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A theory of addiction founded on classical Greek philosophy

Yates, Albert (2018) A theory of addiction founded on classical Greek philosophy. Doctoral thesis (PhD), Manchester Metropolitan University.

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Abstract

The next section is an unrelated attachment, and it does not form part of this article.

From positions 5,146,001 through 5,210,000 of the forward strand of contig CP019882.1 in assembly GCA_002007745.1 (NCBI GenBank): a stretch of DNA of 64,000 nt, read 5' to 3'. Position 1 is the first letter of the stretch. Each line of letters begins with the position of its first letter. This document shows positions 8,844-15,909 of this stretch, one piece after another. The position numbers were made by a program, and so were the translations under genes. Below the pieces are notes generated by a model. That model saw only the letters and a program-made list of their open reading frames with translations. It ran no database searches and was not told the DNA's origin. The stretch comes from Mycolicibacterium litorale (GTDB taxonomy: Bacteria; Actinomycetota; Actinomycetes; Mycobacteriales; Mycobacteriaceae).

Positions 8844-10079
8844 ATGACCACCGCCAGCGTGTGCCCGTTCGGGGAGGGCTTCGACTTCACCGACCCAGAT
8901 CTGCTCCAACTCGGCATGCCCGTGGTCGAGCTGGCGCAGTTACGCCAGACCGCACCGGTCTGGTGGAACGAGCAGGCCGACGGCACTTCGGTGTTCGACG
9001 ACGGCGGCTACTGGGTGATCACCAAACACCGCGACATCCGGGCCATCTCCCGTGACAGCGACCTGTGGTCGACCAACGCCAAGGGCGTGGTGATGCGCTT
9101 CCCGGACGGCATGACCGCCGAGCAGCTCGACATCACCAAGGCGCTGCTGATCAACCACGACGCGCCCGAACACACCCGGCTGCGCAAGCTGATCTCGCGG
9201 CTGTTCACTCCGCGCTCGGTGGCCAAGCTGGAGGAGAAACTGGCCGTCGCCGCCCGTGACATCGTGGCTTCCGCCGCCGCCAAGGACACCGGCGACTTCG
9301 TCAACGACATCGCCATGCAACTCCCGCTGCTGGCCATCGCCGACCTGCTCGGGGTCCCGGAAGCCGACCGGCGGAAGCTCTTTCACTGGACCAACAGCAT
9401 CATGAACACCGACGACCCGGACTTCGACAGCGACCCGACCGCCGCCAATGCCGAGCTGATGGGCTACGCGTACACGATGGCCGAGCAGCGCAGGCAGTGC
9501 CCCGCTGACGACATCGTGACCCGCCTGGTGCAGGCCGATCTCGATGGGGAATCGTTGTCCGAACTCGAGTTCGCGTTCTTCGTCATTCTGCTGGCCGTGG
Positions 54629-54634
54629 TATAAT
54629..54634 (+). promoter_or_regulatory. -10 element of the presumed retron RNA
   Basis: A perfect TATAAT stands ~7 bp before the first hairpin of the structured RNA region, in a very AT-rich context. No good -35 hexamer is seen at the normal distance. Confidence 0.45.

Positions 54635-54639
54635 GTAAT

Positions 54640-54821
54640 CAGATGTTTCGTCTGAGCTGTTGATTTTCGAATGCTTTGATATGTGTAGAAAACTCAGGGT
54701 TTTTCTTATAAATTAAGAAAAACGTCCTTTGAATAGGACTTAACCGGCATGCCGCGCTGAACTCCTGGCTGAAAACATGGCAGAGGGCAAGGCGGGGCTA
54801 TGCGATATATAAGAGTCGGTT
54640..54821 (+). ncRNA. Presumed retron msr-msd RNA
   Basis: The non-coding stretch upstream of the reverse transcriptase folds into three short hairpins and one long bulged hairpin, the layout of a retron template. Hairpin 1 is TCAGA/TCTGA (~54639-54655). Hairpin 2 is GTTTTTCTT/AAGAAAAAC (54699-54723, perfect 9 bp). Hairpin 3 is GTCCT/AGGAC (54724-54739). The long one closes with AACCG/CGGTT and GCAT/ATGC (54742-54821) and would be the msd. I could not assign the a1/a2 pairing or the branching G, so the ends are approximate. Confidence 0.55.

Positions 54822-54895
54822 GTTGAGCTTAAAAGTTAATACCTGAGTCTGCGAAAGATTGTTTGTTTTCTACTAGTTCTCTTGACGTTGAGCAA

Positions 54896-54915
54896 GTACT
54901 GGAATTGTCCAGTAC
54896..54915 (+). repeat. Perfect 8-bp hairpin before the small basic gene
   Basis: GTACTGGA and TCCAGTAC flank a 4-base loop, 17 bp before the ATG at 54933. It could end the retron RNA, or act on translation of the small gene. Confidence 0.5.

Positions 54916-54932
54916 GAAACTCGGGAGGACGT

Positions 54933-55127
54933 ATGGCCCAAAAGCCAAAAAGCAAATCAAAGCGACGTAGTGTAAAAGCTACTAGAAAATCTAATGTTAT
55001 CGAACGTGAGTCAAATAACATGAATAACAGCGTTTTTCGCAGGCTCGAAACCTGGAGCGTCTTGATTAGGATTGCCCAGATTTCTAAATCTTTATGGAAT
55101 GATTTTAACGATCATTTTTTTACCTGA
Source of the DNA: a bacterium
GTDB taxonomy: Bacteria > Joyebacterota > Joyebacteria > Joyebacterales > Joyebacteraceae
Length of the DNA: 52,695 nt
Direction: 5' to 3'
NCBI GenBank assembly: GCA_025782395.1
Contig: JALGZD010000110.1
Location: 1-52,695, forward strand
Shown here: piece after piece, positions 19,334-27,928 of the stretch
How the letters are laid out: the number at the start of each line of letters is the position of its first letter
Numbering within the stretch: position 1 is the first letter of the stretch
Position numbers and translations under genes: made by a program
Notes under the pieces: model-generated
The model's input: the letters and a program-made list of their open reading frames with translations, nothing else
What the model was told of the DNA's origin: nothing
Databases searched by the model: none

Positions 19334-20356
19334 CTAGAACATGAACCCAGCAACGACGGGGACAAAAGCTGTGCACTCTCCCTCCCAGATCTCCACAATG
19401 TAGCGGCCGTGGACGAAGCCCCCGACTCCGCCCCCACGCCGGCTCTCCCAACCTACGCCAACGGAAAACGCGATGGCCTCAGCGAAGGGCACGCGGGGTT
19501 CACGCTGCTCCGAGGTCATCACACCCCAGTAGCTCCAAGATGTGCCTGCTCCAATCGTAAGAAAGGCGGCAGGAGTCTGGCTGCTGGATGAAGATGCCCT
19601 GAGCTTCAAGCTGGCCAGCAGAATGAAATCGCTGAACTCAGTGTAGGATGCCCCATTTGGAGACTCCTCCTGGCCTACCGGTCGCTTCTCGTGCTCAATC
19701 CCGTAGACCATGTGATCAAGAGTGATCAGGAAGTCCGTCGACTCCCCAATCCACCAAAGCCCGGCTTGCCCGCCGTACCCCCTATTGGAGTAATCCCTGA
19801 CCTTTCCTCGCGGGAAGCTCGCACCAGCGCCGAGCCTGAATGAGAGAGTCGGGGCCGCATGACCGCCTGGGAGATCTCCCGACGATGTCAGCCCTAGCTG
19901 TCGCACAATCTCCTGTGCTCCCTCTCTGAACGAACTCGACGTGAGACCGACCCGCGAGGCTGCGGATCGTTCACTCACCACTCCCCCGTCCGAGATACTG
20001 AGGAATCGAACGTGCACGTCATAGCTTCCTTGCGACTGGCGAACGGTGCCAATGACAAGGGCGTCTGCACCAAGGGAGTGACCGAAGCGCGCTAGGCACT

The aim of this thesis is threefold (i) To introduce a theory of addiction founded on an understanding of Classical Greek philosophy, (ii) To increase current understanding of addictive behaviour through an awareness of Classical Greek philosophy, (iii) To become the stimulus for others to study addictive behaviour from the perspective of Classical Greek philosophy. The ancient Greek concepts of akrasia and mania are central to this thesis. Akrasia may be loosely translated as acting against a better judgement, and mania as a disorder of the soul. Personal volition, self-efficacy, desire, appetite, reason and logic, and other areas of human behaviour that have a bearing upon addiction are considered. In the Classical Greek period there was no conception of addiction. For those living at the time, it was a constant struggle to resist the pleasures offered by, for example, food, drink, drugs and sex. Some could not resist these temptations and went on to indulge their appetites to excess. The Classical Greek philosophers, Socrates, Plato, and Aristotle characterised such “appetites” as an impairment or defect of the soul. Their work is key to this study. They argued that when appetite rules the soul, as opposed to reason and logic, the soul falls into a state of disorder. A disordered soul has the capacity to turn a good life into a miserable one. An exegetical study of ancient texts reveals that Socrates, Plato, and Aristotle studied in detail the kind of human behaviour that encourages an excessive appetite to develop. An exposition of contemporary theories of addiction, combined with an understanding of Classical Greek philosophy, allows for this research to propose that: Addiction is a disorder of the soul characterised by the excessive use of psychoactive substances, or the excessive involvement in certain non-substance related activities.

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